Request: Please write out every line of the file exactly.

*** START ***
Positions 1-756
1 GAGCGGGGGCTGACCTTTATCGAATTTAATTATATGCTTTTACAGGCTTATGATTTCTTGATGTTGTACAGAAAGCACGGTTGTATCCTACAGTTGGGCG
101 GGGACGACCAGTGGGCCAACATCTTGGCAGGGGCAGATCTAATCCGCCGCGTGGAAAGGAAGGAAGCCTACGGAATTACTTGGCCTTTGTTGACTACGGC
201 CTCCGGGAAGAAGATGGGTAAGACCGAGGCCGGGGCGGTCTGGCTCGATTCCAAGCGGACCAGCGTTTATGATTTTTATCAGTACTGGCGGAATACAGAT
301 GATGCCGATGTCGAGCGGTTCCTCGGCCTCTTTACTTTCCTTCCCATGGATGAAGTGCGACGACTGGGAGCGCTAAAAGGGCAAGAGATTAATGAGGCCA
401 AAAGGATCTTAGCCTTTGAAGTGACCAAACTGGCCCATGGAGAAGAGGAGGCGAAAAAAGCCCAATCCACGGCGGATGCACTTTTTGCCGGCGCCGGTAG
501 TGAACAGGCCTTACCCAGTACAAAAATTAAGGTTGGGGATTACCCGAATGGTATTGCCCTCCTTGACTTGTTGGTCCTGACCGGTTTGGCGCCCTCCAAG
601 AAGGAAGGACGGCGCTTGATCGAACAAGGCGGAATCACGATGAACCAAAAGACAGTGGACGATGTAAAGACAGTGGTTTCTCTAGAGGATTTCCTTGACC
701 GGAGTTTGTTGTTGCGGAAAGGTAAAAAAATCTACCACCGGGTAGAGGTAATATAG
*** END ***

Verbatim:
Positions 1-756
1 GAGCGGGGGCTGACCTTTATCGAATTTAATTATATGCTTTTACAGGCTTATGATTTCTTGATGTTGTACAGAAAGCACGGTTGTATCCTACAGTTGGGCG
101 GGGACGACCAGTGGGCCAACATCTTGGCAGGGGCAGATCTAATCCGCCGCGTGGAAAGGAAGGAAGCCTACGGAATTACTTGGCCTTTGTTGACTACGGC
201 CTCCGGGAAGAAGATGGGTAAGACCGAGGCCGGGGCGGTCTGGCTCGATTCCAAGCGGACCAGCGTTTATGATTTTTATCAGTACTGGCGGAATACAGAT
301 GATGCCGATGTCGAGCGGTTCCTCGGCCTCTTTACTTTCCTTCCCATGGATGAAGTGCGACGACTGGGAGCGCTAAAAGGGCAAGAGATTAATGAGGCCA
401 AAAGGATCTTAGCCTTTGAAGTGACCAAACTGGCCCATGGAGAAGAGGAGGCGAAAAAAGCCCAATCCACGGCGGATGCACTTTTTGCCGGCGCCGGTAG
501 TGAACAGGCCTTACCCAGTACAAAAATTAAGGTTGGGGATTACCCGAATGGTATTGCCCTCCTTGACTTGTTGGTCCTGACCGGTTTGGCGCCCTCCAAG
601 AAGGAAGGACGGCGCTTGATCGAACAAGGCGGAATCACGATGAACCAAAAGACAGTGGACGATGTAAAGACAGTGGTTTCTCTAGAGGATTTCCTTGACC
701 GGAGTTTGTTGTTGCGGAAAGGTAAAAAAATCTACCACCGGGTAGAGGTAATATAG